Monday, July 17, 2006

Regaining control ?

'Talking to the Taliban'. I know this is in the New Statesman - subscribe now! get a free book! by John Pilger. But Kate Clark is always worth reading  [ Monday 17th July 2006 ]
The reasons they fought but are no longer fighting are complex, to do with economics as well as politics. Some desire a normal life after years of fighting; some still consider America and Karzai as enemies but do not want to be "tools of Pakistan and its intelligence service".
There is some hope that the new British command in Helmand and at Nato understands, as the US military never really has, that this complex insurgency requires political rather than military solutions.
Many in the south who, unlike northerners, never suffered Taliban abuse - the beheadings of teachers and Afghan aid workers, the burning of schools, extortion of money and suicide bombings - look back to the time of Taliban rule as a golden age. "There was no crime or killing, and security was good," an elder from Helmand told me. "Many people now support the Taliban, not because they're religious, but because of all the problems." Some elders in Helmand still try to steer a course between the Taliban and the government, but for other communities the old option has become the more attractive of the two.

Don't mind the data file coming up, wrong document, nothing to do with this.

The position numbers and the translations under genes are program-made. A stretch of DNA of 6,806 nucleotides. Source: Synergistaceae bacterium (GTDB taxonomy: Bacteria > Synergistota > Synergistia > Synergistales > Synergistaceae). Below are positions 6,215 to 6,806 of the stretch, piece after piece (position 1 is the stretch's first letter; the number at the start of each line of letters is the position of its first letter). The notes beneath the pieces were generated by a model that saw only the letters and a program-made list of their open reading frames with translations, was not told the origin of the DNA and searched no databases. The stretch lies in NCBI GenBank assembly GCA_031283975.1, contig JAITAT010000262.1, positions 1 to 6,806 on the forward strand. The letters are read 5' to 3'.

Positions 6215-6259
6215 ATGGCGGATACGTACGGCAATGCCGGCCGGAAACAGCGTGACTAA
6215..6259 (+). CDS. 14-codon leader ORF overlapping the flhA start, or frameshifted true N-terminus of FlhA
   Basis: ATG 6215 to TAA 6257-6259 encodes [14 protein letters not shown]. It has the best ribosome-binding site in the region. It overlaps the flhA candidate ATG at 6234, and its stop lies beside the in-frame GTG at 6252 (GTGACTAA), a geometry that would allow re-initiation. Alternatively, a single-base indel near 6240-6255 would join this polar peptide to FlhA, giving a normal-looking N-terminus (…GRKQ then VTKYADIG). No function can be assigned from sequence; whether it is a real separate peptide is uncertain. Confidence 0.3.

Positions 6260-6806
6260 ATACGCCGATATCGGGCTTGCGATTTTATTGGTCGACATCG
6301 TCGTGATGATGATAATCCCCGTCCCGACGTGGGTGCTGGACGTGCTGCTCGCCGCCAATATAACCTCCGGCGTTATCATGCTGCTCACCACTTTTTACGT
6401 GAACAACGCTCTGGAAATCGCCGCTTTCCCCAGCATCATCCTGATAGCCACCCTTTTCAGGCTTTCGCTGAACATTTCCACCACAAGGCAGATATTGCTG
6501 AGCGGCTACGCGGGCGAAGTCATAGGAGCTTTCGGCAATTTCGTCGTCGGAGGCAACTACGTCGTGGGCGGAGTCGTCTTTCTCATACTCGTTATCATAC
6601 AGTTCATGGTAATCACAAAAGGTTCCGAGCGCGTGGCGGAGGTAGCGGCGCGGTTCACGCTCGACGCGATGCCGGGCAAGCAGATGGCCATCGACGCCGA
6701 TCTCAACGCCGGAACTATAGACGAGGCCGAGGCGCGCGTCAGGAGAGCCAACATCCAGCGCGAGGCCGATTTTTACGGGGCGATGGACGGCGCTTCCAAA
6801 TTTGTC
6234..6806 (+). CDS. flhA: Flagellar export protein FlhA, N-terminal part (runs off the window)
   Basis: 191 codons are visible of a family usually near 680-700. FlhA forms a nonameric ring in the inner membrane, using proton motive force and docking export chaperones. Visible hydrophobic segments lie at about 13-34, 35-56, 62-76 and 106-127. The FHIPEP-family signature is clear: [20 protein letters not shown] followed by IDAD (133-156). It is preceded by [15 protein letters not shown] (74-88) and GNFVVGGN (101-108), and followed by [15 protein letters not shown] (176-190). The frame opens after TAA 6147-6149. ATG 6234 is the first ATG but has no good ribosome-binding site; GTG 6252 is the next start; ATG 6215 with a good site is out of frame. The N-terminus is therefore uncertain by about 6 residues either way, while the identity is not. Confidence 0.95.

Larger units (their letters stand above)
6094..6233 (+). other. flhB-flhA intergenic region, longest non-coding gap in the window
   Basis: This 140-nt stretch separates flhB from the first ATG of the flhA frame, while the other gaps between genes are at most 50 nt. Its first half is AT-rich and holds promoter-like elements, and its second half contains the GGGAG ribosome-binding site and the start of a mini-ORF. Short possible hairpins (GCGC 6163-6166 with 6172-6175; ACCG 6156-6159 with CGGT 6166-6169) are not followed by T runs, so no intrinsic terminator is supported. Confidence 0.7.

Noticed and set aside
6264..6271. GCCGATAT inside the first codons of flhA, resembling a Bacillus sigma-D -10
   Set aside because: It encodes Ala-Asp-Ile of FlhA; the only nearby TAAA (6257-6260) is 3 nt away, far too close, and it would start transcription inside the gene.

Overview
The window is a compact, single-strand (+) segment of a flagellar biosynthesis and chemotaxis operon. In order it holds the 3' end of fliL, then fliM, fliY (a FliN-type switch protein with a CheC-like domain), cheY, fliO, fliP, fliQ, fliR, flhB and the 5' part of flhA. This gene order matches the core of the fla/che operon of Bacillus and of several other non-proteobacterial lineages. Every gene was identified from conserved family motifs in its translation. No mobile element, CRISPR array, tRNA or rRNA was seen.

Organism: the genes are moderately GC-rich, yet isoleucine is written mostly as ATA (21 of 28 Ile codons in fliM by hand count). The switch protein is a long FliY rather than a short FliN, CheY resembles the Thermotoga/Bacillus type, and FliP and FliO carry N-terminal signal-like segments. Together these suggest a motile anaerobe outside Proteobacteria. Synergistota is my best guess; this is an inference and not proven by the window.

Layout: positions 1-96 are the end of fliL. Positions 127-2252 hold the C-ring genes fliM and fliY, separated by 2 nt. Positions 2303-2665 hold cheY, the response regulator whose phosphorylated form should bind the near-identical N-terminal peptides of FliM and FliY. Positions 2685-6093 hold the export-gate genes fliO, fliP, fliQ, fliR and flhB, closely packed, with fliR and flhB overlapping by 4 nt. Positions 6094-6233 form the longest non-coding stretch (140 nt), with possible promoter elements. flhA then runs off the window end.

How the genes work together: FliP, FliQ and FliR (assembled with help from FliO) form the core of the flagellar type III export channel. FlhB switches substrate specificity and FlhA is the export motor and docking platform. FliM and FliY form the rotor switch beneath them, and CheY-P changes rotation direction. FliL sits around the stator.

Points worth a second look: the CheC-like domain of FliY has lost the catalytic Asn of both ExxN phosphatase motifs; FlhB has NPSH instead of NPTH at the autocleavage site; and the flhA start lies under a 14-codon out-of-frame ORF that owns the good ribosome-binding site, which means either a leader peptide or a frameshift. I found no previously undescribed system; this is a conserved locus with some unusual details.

As I mentioned in a previous post, there was a disturbing report from Afghanistan, late Friday. I will put it in the opposite sequence to the way the BBC presented it: British forces were almost overrun by Taliban fighters; they called in an American airstrike; estimates of civilian casualties vary between 25 and 200. Cue an Afghan saying, 'At least under the Taliban we had peace...' See another blogger's take on this.

By Saturday, the BBC was putting a different spin on the story: the British, supported by US, Canadian etc forces had established control of the town, which is at a key crossroads in the province.


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